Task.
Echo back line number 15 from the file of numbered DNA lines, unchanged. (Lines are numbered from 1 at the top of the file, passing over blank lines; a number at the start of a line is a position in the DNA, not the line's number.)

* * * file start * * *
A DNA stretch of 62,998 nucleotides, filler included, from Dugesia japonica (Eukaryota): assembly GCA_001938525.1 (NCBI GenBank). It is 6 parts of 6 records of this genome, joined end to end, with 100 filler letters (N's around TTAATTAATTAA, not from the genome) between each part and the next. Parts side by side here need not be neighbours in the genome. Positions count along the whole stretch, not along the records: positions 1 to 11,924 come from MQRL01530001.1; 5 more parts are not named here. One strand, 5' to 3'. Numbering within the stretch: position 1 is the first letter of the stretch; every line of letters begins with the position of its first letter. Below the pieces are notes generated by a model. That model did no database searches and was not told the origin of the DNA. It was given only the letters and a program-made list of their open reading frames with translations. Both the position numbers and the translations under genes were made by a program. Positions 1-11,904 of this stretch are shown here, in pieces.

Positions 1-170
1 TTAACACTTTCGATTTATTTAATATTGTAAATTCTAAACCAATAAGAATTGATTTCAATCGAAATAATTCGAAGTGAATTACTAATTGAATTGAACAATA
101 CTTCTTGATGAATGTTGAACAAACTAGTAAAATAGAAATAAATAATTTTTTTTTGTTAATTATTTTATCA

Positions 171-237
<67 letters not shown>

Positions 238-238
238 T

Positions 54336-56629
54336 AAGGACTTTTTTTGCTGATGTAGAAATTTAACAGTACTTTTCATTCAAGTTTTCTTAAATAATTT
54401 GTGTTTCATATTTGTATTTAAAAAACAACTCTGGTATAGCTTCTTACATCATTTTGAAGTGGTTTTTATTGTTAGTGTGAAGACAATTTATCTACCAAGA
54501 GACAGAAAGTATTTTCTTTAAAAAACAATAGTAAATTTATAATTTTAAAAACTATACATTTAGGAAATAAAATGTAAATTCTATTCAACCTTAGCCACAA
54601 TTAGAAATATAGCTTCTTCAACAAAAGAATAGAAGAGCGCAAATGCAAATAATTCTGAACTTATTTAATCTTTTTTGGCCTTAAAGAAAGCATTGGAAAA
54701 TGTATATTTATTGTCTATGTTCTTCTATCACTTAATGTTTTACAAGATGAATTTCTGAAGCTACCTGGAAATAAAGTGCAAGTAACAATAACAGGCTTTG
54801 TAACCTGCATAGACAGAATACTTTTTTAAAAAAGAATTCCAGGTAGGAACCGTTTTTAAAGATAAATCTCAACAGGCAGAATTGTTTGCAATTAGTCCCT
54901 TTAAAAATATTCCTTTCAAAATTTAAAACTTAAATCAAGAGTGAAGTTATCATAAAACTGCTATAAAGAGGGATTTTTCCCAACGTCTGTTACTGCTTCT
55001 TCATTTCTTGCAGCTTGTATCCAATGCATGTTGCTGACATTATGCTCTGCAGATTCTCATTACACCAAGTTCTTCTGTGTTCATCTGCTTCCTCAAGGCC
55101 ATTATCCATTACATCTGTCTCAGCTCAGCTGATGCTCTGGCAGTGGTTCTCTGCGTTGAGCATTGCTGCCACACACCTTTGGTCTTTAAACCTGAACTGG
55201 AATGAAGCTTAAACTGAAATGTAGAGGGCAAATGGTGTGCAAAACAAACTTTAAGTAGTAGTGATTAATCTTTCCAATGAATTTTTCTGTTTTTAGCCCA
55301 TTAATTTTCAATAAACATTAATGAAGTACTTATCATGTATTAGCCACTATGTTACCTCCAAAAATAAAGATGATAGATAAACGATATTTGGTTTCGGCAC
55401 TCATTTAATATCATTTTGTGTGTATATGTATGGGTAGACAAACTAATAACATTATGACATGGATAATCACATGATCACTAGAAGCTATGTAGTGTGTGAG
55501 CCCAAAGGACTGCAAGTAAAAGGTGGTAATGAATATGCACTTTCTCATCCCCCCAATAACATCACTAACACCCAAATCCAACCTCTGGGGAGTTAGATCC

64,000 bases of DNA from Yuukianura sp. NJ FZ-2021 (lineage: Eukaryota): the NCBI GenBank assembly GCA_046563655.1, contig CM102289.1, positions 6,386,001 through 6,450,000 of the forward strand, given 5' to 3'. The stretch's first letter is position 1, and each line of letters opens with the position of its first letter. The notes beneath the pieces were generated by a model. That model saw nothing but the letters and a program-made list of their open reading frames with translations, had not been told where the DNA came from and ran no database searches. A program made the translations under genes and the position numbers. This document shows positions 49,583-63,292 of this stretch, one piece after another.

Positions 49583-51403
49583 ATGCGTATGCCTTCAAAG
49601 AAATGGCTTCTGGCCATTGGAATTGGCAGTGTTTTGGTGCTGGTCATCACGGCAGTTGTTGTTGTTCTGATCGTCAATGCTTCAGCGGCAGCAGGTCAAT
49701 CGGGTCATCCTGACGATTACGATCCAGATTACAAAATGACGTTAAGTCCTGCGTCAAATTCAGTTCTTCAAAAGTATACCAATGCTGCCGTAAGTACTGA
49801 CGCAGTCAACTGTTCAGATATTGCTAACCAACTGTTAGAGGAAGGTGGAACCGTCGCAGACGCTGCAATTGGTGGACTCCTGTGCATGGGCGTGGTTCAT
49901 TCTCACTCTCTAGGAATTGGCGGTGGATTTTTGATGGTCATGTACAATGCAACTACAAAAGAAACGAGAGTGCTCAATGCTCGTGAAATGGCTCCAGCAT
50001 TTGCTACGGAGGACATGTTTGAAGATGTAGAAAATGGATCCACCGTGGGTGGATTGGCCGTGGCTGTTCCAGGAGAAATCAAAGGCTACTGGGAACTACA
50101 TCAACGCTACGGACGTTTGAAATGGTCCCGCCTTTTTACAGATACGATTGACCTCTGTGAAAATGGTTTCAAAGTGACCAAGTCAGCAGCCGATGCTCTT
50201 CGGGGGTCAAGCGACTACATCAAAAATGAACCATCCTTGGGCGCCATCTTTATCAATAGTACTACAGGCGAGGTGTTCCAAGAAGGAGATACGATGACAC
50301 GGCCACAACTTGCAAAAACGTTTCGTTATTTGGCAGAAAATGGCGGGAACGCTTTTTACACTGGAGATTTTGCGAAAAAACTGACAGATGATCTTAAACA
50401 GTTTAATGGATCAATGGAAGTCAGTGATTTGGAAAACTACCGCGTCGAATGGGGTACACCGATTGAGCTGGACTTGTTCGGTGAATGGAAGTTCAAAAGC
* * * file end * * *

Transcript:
54801 TAACCTGCATAGACAGAATACTTTTTTAAAAAAGAATTCCAGGTAGGAACCGTTTTTAAAGATAAATCTCAACAGGCAGAATTGTTTGCAATTAGTCCCT